Tuesday, March 04, 2014

RETHINKING KEPLER'S LAWS

      


Resonance Reflects
To transform an asteroid into an useful habitat,
alter the asteroid's orbit to resonate
with Earth's orbit.



If habitat returns to same orbital spot every two years,
it will conveniently rendezvous with the Earth
for a lucrative cargo exchange



Resonant orbits
have different centers;
however, all solar orbits

share a common focus: Sol.
(Solar orbits are ellipses and the Sun is at a focus.)



As the dominant body, Sol anchors orbits of all Solar objects.
Thus, common sense compels us to
use Sol as the origin (0,0) 
for a shared coordinate system
with AUs as the units.
(NOTE: Principles of this chapter apply to any orbiting object: asteroid or habitat.)
"A line joining an object and the Sun sweeps out equal areas
during equal intervals of time."



Reflector Principle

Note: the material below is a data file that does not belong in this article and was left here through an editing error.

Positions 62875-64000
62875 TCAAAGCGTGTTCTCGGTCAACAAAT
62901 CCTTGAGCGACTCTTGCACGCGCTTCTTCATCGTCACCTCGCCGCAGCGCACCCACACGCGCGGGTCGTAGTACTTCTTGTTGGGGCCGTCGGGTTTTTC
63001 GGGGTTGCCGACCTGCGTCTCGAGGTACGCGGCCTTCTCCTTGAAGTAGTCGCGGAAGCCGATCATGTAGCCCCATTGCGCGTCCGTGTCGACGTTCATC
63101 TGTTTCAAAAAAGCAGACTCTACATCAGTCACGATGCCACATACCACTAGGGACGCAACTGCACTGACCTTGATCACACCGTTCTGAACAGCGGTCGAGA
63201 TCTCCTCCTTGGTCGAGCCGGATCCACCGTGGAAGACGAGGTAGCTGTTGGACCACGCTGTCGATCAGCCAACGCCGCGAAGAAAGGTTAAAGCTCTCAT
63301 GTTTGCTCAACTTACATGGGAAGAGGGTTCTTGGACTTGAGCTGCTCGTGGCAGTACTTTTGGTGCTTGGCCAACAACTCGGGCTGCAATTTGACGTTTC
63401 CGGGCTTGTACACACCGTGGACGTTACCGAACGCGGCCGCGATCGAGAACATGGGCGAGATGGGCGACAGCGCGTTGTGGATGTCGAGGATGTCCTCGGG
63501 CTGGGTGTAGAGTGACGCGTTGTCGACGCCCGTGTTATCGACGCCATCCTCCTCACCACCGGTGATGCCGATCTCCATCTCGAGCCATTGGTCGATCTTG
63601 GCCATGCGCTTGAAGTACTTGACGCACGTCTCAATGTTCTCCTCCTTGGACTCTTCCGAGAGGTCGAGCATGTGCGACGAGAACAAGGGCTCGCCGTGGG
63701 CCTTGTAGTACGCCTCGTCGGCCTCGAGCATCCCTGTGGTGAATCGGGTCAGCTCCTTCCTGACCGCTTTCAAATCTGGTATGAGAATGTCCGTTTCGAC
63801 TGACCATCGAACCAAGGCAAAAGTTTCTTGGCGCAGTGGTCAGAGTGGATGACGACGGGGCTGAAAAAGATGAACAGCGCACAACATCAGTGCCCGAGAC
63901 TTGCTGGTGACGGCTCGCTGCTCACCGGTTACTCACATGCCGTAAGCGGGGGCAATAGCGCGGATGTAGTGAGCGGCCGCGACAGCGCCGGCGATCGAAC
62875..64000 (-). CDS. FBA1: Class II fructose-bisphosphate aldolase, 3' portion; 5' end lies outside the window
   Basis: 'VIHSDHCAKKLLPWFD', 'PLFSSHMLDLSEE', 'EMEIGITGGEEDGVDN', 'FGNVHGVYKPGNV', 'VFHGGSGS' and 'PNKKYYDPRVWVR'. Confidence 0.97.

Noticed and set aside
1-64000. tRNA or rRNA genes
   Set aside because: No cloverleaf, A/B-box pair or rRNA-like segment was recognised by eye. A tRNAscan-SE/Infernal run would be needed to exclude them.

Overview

For every angle, ν,
an angle of equal size and shape reflects to other semi-orbit.

Orbit's major axis is line from aphelion through Sol to perihelion.
Divide orbit into symmetric views below and above major axis.
Top semi-orbit angles reflect to bottom view.
Corresponding angles sweep equal areas and equal times.

"Square of period is proportional to cube of semimajor axis, a."



Choose the semimajor axis to be 1.59 AU
for orbital period to be 2.0 years.
T2 = a3
22 = 4 = 1.593

q + Q = 2 × a
1.0 AU + 2.18 AU  = 3.18 AU = 2 × 1.59 AU
2 Year Orbit Shapes Can Differ

Per Kepler's 3rd Law, a 2 year orbit must have a semimajor axis (a) of 1.59 AU.
However, semiminor axis (b) can range between 0 and 1.59 AU.
Thus, 2 year orbit's shape can vary between highly oblique to near circular.
Also, different shaped orbits will have different centers (see figure).

However, Sol remains the focus of all the orbits.
Semimajor
Axis
Eccen-
tricity
FocusPeri-
helion
Ap-
helion
Semiminor
Axis 
Semilatus
Rectum 
 a ecqQ
1.59 AU1/30.53 AU1.06 AU2.75 AU1.50 AU1.41 AU
1.59 AU1/20.80 AU0.79 AU2.38 AU1.38 AU1.19 AU
1.59 AU2/31.06 AU0.53 AU2.12 AU1.19 AU0.88 AU
Constant (2 yr)2/3Givena × ea - c a + c(a2-c2)b2 ÷ a
Semiorbit Travel Time

Kepler's Second Law: equal areas give us equal times.